The International Bureau for Epilepsy and the International League Against Epilepsy state that the lack of knowledge of epilepsy translates into social stigma and exclusion and leads to the discrimination of people across all levels of society, including at work, school or in the community.
This International Epilepsy Day, an annual initiative to raise awareness of epilepsy, the focus is on improving knowledge levels about epilepsy amongst all sectors of society and sharing the stories of people with epilepsy. As well as what it is, how it can be treated, and what is needed to bring treatment to all people who need it.
Alex’s epilepsy journey
Alex is a resident at Conifer Lodge, our adult learning disabilities service in Cambridgeshire, who has suffered with epilepsy since he was born. He said:
“Epilepsy affects my whole life. It frightens me knowing I can go a long time without a seizure and then suddenly end up in hospital. Seizures can be long and nasty, and some seizures are worse than others.”
“I can’t learn to drive or take my driving test. At first, I thought epilepsy ruined my life, but I have learnt to cope with it and medication is working well for me.”
One of Alex’s recent goals was to be able to take his medication on his own terms. Conifer Lodge and the epilepsy team have supported Alex and now he is able to take his medication in a way he prefers, such as in a yoghurt.
Alex is able to navigate his epilepsy with the help of the wonderful team at Conifer Lodge.
Improving knowledge of epilepsy
We spoke to Michael Dunn, our Epilepsy and Physical Health Nurse in the south, about the lack of knowledge surrounding epilepsy and the work that is being done in society to support those with epilepsy. He said:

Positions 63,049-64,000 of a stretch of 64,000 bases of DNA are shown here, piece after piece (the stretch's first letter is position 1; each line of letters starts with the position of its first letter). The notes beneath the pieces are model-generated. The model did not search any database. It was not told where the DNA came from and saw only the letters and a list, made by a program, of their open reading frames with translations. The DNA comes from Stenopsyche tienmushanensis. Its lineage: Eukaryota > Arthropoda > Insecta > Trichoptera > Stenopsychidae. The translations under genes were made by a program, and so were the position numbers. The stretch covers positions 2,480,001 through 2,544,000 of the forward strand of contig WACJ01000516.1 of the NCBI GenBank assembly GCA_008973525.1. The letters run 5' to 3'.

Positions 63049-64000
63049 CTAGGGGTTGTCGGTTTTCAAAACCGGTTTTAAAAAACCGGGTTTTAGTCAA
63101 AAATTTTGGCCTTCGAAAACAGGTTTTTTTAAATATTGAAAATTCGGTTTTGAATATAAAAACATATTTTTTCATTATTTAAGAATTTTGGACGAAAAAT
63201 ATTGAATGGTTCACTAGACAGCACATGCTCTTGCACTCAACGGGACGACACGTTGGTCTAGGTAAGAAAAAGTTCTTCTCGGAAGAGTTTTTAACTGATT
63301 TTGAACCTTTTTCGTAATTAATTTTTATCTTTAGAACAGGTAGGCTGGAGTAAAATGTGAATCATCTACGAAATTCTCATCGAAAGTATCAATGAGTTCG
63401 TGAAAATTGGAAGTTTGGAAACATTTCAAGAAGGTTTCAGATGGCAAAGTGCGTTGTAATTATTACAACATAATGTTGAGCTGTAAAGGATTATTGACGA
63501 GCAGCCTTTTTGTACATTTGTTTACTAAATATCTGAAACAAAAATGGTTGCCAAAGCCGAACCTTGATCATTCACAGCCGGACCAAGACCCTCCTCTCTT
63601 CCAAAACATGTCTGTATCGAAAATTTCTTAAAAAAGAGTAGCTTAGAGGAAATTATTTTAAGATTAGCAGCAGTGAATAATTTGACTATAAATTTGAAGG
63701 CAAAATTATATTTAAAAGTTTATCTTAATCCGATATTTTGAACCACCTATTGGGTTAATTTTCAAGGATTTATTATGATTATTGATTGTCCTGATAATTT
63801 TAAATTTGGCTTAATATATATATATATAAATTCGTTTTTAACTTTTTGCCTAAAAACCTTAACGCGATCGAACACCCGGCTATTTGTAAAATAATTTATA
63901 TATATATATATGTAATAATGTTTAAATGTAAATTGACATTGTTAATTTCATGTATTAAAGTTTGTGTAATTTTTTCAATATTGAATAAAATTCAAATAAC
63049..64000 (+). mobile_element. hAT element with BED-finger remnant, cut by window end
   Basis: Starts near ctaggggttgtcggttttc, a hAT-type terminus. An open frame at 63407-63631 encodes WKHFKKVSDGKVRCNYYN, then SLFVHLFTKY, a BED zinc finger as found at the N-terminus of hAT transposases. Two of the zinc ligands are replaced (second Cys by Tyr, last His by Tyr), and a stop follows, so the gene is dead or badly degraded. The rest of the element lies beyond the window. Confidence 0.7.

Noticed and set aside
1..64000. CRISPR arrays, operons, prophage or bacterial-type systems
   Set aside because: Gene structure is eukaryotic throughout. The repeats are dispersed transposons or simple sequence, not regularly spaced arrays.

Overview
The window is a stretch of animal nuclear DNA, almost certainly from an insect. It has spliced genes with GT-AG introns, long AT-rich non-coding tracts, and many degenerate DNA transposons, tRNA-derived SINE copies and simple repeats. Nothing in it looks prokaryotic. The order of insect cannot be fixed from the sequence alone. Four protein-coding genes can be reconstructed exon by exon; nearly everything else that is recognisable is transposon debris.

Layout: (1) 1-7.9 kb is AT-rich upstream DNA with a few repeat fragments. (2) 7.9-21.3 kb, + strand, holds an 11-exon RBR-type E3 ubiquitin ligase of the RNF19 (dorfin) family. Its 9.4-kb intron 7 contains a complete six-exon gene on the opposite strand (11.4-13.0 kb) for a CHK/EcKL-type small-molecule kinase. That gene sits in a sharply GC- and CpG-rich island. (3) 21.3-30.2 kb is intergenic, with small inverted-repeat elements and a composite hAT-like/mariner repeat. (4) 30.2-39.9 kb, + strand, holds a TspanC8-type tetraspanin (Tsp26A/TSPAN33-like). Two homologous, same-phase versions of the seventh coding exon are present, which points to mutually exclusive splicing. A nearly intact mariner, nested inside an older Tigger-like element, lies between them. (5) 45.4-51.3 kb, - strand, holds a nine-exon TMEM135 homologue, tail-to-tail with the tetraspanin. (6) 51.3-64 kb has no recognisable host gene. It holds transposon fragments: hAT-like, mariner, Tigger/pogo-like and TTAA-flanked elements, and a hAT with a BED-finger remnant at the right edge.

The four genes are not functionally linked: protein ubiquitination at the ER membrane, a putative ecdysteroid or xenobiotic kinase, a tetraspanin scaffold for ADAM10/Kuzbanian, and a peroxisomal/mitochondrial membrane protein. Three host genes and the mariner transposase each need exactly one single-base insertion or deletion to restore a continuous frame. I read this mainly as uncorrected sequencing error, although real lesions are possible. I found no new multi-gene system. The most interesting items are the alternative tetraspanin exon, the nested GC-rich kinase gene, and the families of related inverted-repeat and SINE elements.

“Sadly, social stigmas around epilepsy are still prevalent. These, like most discriminations, are due to lack of understanding or education. People are always quite surprised when they learn that one in 100 people have epilepsy, which translates to 50 million people worldwide, which is almost the same number as the entire population of England.
“Social stigma can only really be reduced through education and better understanding. While there are many high-profile people with epilepsy, it doesn’t attract the same interest as other conditions. People often think that epilepsy is something which only develops in children whereas, in fact, it can happen to anyone at any age.
“Apart from raising the profile of epilepsy being a common condition, there is more to be done on worldwide treatment of epilepsy. With the correct treatment, 70% of people with epilepsy can be “seizure free” which is amazing. In some areas of the world, lack of awareness prevents people seeking support, and in other areas, treatment just isn’t available.
“There are several UK and international charities which are undertaking fantastic work in supporting people with epilepsy, as well as looking at future treatment options. Over the last few years, they have helped raise awareness of epilepsy and many first aid providers now include guidance on how to help someone who is having a seizure, as part of their syllabus.”
If you would like to find out more about International Epilepsy Day, please visit their website.
For more information and resources on epilepsy, see below: